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Inheritance is a Surjection: Description and Consequence
Paul Ballonoff
1  Ballonoff Consulting

10.3390/ecea-5-06659
Abstract:

Consider an evolutionary process. In genetic inheritance and in human cultural systems each new offspring is assigned to be produced by a specific pair of the previous population. This form of mathematical arrangement is called a surjection. We have thus briefly described the mechanics of genetics – physical mechanics describes the possible forms of loci, and normal genetic statistics describe the results as viability of offspring in actual use. But we have also described much of the mechanics of mathematical anthropology. Understanding that what we know as inheritance is the result of finding surjections and their consequences, is useful in understanding, and perhaps predicting, biological, as well as human, evolution.

Keywords: surjection; biological evolution; mathematical anthropology; predicting biological evolution; predicting cultural evolution; mathematical groups
Comments on this paper
William Bruce Sherwin
Balonoff Talk
That inheritance can be thought of as a surjection seems reasonable. What is less clear is whether there are cases where treatment as a surjection gives rise to better fit between theory and data, better forecasts, etc? Are that any such examples?
Paul Ballonoff
Thanks for the interesting comment.

In part, there are some areas in human kinship for which the use of Stirling Number of the Second Kind (SNSK) allows some predictions on average family size, not otherwise available. In the text to my article, see the references to my previous articles with citations references [84. 85, 87, 88] which give some examples.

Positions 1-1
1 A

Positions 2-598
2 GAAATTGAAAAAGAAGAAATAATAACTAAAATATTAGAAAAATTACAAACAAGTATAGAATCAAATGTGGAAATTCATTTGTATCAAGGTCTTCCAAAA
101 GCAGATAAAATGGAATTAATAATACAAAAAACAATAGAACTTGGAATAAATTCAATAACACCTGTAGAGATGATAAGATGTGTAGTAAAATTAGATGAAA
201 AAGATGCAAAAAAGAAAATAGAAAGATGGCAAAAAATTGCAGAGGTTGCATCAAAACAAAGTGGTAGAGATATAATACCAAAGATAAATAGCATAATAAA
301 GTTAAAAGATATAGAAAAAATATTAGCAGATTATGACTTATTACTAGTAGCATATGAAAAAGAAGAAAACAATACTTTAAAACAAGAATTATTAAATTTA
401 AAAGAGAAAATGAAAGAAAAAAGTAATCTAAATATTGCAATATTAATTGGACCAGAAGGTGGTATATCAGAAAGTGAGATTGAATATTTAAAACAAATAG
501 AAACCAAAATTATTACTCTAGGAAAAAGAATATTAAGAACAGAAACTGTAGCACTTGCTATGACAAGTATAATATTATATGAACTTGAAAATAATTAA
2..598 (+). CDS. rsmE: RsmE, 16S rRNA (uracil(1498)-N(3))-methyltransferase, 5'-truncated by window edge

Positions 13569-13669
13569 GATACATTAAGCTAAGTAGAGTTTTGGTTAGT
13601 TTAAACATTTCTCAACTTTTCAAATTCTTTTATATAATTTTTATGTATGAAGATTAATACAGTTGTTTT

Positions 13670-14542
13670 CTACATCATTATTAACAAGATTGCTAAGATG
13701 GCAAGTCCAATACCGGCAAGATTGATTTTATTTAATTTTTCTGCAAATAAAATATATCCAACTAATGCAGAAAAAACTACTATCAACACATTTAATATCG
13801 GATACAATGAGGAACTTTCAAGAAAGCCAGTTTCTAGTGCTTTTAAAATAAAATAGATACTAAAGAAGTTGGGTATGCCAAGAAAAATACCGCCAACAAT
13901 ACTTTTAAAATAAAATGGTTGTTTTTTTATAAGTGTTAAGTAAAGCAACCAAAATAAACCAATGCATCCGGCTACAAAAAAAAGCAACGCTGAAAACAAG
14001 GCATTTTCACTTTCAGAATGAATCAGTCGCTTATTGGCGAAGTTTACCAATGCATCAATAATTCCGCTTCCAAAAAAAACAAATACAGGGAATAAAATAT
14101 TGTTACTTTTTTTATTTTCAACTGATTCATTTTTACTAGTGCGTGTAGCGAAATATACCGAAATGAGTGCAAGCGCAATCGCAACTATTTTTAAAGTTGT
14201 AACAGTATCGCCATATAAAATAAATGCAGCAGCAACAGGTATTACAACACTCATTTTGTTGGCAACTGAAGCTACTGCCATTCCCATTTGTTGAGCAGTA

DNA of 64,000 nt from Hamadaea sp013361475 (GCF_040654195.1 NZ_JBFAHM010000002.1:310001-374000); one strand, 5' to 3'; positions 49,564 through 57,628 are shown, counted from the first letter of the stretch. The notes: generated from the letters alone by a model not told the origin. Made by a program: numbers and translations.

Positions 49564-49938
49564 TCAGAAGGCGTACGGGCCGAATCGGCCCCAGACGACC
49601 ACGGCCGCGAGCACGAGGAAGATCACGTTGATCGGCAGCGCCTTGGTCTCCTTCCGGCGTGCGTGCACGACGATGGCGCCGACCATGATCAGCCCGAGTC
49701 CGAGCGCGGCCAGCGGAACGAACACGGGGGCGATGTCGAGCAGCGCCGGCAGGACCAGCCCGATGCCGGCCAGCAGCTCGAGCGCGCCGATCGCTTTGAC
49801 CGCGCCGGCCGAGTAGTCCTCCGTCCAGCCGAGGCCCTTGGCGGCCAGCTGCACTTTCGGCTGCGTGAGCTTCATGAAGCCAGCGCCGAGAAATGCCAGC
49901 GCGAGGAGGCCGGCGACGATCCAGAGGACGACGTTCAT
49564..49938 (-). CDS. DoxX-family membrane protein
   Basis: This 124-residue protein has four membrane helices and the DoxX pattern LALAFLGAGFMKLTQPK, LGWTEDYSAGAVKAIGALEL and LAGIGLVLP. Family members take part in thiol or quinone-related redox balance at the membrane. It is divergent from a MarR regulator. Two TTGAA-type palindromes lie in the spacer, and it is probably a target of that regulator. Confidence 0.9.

But also I suspect your questions also more more explicitly related to genetic inheritance. For those relations, the inheritance is what actual survivors of specific parents shows, not an inference from the SNSK relations. But on this, I have also now seem your own articles in Entropy in 2018 and other recent journals, and also, the useful invited paper of Pritam Chanda in this conference. Both are dealing with only genetic inheritance. Chanda cites the work of L. L. Gatlin book of 1972, which implies that use of entropy measures means evolution takes place by information, but also similar to thermodynamic results. Your article in Entropy in 2018 says entropy and information imply that one science can cover both genetic evolution and also evolution of ecology. Some of the articles cited in your papers imply that entropy measures alone can predict genetic evolution.

This implies that we might consider when both the SNSK measures on average family sizes (which also relate to communications) can interact with purely genetic measures, and cause genetic inheritance from somewhat "'self sacrificing" individuals. In your text for example is a reference to Joan Silk, an anthropologists but citing many diverse animal examples, and in which many of those examples also discuss animals that in some way assist survival through increasing the population of animals of somewhat similar genetics by association, not direct in gene transfer from the "self-sacrificing" person. In the SNSK example, we also find that we can get assistance by non-genetic transfer, such as by assisting "adopted" offspring for example. Thus in the human kinship example, and in many of Silk examples, we can get inheritance of things that make the species more "communal" in some form. I think that Silk examples imply this but don't in that text the details to prove from the details cited, that the effects of SNSK cause it; but they apparently imply it.

As I understand the process of ECEA, there may be a publication later of papers presented. My intent is to follow the line just discussed, and analyse in an addition to the paper so far presented, to submit in that later version, if the combination of the two approaches, makes both your 2018 article correct, and also show that Gatlin's 1972 book, predict the same result, and that the notion of surjection, from both the genetic inheritance but also the SNSK results (which incorporate communications) help cause us to see they are essentially the same result.

Anyway, that is my immediate thought on your question.


 
 
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